This week, our pal Tess Vigeland has a book out titled, Leap: Leaving a Job with No Plan B to Find the Career and Life You Really Want (the book’s topic should be self-explanatory). Tess was the host of Marketplace for 11 years before deciding she needed to leave because she had begun to feel restless and unhappy. Leap is about asking ourselves the following question: “Who am I without my job?” Tess dove into this a little bit in the Guardian last week:
The psychological hurdle is significant because:
A. You’ve invested time and energy into your career, and quitting or reinventing feels like you’re wasting all of that.
B. Many of us don’t bother to figure out who we are outside of what we do for a living, so we face a potential identity crisis by leaving what we know.
This is why I argue that with proper financial planning, the best thing you can do is to give yourself the time and headspace to ask The Big Questions without the distractions of either workaday life or a full-time job hunt.
The proper financial planning being of course, “F- You Money.”
We’ve published lots of stories about taking leaps (see: here, here, and here), and I wrote last week about how it’s never too late to start over. But I’m especially interested in Tess’s story because people often take leaps with intent (“I’m moving to [x] to do [y]!”) and less often when we don’t know what it is exactly what we want to do besides what we’re already doing. It makes me think of this half-joking tweet by Adrian Chen, who freelances full-time:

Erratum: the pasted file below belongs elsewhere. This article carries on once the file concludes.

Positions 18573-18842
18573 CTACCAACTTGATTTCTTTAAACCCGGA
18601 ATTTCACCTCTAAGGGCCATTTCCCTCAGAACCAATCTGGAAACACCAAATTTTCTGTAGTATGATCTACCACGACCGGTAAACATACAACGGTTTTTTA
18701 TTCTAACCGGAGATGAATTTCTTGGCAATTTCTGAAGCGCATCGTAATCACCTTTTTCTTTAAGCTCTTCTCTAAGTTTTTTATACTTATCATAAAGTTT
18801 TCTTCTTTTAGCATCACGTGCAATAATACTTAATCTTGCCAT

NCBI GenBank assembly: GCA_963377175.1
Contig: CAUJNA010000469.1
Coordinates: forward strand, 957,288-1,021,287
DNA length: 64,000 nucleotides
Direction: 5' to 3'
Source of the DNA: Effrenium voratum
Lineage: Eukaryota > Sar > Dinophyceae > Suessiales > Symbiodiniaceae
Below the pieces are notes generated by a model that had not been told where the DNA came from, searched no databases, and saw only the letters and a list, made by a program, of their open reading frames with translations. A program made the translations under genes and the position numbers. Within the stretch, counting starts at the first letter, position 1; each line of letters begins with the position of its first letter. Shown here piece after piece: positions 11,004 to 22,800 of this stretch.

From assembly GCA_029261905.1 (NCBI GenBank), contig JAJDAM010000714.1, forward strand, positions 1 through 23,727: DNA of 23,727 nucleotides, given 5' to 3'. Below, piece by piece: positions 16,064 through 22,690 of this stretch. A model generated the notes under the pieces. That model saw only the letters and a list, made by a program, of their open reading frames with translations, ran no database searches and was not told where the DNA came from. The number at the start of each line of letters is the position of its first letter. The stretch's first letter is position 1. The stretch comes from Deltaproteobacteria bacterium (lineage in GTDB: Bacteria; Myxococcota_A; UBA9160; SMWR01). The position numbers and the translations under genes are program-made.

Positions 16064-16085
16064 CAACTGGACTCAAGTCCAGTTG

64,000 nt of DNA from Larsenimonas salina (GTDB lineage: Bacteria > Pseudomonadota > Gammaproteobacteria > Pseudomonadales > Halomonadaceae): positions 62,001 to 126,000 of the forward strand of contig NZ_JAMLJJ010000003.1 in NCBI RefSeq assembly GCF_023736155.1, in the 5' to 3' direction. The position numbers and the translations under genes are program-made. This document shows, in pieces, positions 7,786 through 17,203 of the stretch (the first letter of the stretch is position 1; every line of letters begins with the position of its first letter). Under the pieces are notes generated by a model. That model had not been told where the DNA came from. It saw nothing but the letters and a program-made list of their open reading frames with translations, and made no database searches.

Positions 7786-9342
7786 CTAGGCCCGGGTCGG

I just tried to think of jobs outside of media and it sounded like a Richard Scarry book: "mailman, scientist, teacher…" Help.
— Adrian Chen (@AdrianChen) July 21, 2015
Times money reporter Ron Lieber put up a Facebook post announcing that he was giving away free copies of Vigeland’s book to five random people who left a comment about a leap they’ve made.
Here’s one I liked: “My now-husband and I quit our jobs to backpack around the world for a year before we got married. My mom said, ‘What if it doesn’t work out?’ I said, ‘Then it’ll be the best time and money I ever spent.'”
And this one because of how bluntly practical it is: “I leapt by leaving my tenure-track university position and taking a job in corporate America. My colleagues were stunned.”
A large portion of the comments are about a leap with intent: putting family first instead of careers. Money can only do so much.